It follows a report by the organisation, which revealed three-quarters of public health facilities in South Africa which are supposed to be equipped to provide forensic care, are unable to do so.
"Nurses should be trained to conduct forensic examinations with standard clinical care, and lay counsellors can be given skills to offer longer-term support for survivors," MSF forensic nurse Cecilia Lamola said.
The report looked at 265 designated facilities in the survey.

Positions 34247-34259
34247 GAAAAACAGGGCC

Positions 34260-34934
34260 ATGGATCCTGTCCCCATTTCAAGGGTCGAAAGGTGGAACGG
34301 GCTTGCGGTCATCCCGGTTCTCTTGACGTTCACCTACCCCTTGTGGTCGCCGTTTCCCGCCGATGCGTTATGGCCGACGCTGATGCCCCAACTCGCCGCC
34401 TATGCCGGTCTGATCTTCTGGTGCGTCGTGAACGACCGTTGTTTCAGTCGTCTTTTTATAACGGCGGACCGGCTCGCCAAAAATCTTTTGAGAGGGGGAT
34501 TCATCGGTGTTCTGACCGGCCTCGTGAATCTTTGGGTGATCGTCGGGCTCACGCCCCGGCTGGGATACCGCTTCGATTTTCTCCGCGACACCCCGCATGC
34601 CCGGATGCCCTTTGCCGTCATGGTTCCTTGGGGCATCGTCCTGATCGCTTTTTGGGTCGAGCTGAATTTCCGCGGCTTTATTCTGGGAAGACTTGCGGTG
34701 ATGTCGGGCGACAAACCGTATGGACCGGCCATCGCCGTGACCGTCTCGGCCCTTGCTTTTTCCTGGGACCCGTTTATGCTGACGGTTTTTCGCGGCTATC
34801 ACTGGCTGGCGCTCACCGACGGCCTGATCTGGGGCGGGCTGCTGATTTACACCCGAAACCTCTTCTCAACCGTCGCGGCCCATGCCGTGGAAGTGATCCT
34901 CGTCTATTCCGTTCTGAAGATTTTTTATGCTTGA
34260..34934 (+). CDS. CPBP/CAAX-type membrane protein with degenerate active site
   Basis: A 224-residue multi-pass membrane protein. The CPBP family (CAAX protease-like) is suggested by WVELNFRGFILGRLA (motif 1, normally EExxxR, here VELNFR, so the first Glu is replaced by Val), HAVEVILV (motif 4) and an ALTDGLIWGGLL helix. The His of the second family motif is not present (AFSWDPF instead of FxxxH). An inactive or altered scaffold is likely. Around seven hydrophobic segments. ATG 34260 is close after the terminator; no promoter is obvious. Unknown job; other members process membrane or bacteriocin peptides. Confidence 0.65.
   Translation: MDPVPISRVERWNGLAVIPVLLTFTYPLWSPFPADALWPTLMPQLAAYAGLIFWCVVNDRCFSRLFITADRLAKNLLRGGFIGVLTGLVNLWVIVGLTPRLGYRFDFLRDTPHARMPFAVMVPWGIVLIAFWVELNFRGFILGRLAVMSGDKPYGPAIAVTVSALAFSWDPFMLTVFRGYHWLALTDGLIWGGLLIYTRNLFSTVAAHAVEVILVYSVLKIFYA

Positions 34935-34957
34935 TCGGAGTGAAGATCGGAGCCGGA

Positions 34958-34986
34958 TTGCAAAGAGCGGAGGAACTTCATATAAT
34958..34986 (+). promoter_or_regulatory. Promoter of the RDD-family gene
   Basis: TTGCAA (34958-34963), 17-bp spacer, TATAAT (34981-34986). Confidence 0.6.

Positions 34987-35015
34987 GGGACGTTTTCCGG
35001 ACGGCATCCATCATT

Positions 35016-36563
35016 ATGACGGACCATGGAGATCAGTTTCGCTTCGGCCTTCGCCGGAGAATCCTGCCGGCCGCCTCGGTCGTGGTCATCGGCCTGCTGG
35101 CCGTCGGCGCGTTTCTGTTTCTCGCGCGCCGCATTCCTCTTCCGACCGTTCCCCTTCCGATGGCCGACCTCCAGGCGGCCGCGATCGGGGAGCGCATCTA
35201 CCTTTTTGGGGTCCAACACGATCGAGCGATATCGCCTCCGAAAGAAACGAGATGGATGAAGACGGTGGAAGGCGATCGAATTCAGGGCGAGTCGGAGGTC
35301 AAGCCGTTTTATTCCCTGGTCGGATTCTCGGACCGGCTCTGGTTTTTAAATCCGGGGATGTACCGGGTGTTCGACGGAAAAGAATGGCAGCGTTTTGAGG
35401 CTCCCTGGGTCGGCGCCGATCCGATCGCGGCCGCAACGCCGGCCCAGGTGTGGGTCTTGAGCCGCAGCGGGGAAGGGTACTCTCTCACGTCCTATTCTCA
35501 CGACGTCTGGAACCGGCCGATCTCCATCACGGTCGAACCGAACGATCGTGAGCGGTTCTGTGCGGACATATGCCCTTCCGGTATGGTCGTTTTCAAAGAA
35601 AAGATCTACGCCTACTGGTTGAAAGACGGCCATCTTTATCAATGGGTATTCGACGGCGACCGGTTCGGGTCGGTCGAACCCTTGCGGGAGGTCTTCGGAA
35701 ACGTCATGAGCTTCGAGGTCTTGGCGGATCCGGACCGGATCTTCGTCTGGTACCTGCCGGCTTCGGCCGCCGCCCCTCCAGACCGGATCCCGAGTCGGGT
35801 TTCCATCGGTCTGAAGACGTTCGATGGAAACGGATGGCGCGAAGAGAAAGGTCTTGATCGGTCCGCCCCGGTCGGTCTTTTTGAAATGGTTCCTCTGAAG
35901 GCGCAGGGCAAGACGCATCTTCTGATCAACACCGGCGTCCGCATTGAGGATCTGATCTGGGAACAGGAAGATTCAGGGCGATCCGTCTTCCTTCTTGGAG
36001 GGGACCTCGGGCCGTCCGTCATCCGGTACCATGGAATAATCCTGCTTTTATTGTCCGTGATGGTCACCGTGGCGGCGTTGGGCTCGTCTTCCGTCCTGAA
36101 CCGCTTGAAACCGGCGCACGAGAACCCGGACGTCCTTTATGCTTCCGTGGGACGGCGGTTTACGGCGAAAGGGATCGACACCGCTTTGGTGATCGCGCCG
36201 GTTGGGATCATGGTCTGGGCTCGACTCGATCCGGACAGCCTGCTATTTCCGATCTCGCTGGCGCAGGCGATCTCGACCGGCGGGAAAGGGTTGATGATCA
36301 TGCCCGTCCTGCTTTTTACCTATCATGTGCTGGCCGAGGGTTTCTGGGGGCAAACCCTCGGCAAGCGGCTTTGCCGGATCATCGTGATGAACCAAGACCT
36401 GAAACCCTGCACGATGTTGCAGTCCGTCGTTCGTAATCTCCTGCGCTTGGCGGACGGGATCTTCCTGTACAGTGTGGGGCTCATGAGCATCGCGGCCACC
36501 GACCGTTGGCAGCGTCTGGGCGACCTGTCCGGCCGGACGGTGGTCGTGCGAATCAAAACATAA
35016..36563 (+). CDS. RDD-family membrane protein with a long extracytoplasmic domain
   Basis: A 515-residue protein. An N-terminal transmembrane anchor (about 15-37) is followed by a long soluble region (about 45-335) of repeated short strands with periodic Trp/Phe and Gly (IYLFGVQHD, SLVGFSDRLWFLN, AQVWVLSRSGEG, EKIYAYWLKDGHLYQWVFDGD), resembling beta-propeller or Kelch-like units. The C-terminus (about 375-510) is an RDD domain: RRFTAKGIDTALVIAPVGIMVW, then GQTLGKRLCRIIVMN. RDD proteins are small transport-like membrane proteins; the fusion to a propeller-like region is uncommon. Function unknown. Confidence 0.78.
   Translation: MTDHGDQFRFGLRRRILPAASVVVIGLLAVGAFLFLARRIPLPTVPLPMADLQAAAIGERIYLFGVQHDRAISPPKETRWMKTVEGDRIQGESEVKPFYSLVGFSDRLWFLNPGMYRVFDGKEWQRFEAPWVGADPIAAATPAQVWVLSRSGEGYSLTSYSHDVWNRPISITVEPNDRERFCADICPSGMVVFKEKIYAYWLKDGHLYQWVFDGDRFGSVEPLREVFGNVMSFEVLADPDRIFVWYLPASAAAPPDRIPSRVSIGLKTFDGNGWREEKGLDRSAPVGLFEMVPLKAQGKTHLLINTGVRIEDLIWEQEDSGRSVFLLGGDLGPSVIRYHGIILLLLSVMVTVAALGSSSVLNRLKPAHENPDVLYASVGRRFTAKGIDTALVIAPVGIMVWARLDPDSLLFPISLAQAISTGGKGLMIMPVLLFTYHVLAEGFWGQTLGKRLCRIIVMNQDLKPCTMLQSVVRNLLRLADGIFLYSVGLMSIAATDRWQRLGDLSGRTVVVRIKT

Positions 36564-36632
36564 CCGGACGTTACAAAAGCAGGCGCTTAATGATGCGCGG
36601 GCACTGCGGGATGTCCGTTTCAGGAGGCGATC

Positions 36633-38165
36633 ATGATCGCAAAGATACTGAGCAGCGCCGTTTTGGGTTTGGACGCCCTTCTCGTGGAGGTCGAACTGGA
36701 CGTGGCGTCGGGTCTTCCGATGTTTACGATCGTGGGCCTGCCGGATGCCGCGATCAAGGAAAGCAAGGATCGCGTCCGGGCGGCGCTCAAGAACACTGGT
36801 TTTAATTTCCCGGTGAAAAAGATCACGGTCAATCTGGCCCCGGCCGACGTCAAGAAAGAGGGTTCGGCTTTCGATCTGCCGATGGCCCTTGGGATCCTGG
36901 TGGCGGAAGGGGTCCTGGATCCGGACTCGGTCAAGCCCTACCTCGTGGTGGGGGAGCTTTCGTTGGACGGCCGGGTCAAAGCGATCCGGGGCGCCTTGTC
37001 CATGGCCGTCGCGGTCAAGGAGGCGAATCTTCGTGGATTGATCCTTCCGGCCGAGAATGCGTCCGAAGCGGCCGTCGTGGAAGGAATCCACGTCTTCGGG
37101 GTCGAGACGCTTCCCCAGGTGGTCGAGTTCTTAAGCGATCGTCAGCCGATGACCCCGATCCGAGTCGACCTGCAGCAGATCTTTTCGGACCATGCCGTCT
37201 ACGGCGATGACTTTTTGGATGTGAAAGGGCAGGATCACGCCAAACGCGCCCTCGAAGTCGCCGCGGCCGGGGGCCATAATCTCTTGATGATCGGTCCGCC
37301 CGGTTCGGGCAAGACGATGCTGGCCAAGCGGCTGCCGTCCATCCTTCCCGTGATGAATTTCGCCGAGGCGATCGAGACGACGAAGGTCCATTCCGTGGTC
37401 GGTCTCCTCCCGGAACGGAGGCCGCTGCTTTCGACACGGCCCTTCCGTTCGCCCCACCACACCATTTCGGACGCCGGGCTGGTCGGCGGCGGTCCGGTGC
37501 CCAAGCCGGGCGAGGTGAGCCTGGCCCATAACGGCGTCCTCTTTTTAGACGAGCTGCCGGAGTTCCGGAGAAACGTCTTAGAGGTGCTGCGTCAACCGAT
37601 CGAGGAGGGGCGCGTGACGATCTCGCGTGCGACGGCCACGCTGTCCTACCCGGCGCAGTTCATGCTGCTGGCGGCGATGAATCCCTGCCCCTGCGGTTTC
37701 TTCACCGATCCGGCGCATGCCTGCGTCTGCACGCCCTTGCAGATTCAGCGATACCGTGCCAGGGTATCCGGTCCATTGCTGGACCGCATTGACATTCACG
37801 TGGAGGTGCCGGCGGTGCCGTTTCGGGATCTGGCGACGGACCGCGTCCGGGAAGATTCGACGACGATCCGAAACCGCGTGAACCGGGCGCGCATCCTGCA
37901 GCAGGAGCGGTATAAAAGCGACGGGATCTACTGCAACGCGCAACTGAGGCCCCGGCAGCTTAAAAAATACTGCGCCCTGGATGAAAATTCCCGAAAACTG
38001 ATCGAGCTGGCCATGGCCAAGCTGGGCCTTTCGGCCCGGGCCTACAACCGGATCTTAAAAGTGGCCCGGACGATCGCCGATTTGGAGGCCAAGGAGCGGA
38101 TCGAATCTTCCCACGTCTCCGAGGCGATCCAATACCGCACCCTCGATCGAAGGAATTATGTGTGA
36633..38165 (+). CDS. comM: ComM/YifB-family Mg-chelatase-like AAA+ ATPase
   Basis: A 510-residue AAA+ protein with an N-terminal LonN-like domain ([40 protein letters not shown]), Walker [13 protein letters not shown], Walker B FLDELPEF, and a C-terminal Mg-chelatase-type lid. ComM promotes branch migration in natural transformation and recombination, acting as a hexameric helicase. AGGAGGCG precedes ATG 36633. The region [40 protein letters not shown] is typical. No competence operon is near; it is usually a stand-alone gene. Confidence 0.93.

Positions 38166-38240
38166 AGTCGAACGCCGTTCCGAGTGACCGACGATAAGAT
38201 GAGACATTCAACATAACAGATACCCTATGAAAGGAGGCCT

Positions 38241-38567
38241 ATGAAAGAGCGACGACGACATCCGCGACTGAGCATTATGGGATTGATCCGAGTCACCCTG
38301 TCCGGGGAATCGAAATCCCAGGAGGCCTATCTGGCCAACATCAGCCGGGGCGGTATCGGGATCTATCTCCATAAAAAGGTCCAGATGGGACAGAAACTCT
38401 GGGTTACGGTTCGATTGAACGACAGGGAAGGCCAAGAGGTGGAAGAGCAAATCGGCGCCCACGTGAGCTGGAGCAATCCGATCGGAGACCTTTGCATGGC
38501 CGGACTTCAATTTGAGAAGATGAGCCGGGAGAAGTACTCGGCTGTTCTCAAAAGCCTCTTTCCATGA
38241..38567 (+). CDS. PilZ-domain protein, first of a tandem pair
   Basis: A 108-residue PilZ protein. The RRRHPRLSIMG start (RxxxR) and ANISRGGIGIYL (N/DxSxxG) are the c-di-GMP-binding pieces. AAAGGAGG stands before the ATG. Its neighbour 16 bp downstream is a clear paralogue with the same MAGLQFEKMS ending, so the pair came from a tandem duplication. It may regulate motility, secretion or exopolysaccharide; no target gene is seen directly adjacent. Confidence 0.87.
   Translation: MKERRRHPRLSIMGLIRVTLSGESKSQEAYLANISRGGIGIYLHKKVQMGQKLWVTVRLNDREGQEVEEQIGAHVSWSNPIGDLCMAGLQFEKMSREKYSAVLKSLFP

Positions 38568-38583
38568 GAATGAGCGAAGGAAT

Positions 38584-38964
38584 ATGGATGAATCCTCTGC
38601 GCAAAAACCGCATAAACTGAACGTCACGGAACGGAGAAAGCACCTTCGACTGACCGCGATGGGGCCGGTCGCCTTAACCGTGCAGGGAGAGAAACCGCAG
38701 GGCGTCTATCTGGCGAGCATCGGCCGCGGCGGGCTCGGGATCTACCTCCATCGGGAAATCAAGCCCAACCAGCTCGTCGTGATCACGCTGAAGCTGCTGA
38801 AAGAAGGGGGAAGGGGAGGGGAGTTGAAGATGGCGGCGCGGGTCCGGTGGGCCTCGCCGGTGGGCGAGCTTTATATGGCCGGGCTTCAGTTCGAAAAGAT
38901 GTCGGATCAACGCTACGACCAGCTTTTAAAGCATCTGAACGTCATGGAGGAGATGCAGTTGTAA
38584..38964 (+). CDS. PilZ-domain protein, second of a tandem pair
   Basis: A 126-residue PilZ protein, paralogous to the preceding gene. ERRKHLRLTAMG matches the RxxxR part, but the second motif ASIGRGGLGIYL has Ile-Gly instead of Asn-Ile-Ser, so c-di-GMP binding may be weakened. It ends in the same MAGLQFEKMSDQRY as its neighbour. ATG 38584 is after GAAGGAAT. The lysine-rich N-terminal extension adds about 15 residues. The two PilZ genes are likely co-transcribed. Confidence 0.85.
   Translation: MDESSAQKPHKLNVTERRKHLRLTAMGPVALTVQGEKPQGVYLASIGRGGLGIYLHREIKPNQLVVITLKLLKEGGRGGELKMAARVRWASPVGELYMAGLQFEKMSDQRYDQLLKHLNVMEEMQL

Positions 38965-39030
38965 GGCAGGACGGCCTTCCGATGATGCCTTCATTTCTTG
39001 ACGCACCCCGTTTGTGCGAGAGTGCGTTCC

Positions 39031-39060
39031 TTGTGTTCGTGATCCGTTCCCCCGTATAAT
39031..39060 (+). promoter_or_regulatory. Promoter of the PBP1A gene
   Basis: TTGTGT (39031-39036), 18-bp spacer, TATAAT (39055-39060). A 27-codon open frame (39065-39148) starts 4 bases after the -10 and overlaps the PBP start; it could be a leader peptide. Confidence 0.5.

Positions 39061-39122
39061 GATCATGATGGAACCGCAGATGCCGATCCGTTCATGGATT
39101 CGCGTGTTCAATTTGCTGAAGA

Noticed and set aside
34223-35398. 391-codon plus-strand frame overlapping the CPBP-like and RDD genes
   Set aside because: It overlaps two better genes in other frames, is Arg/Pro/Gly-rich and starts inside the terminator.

The results show that only 26.7 percent of these facilities have a comprehensive package to take care of people who are victims of sexual assault.
Counselling, an important component for survivors, is not provided at most facilities. Only 27 percent of facilities provide access to a psychologist, while only 28 percent are able to provide access to a social worker.
The report also shows that 20 percent of these facilities do not provide the clinical forensic services that enable survivors to pursue a case in court of law.
According to police crime stats, roughly 1.25 million sexual assaults have been reported between 1994 and 2014, roughly 170 incidents per day.
In 2010, a study by Gender Links and the Medical Research Council (MRC) found that in Gauteng, only one in 25 rapes had been reported to the police.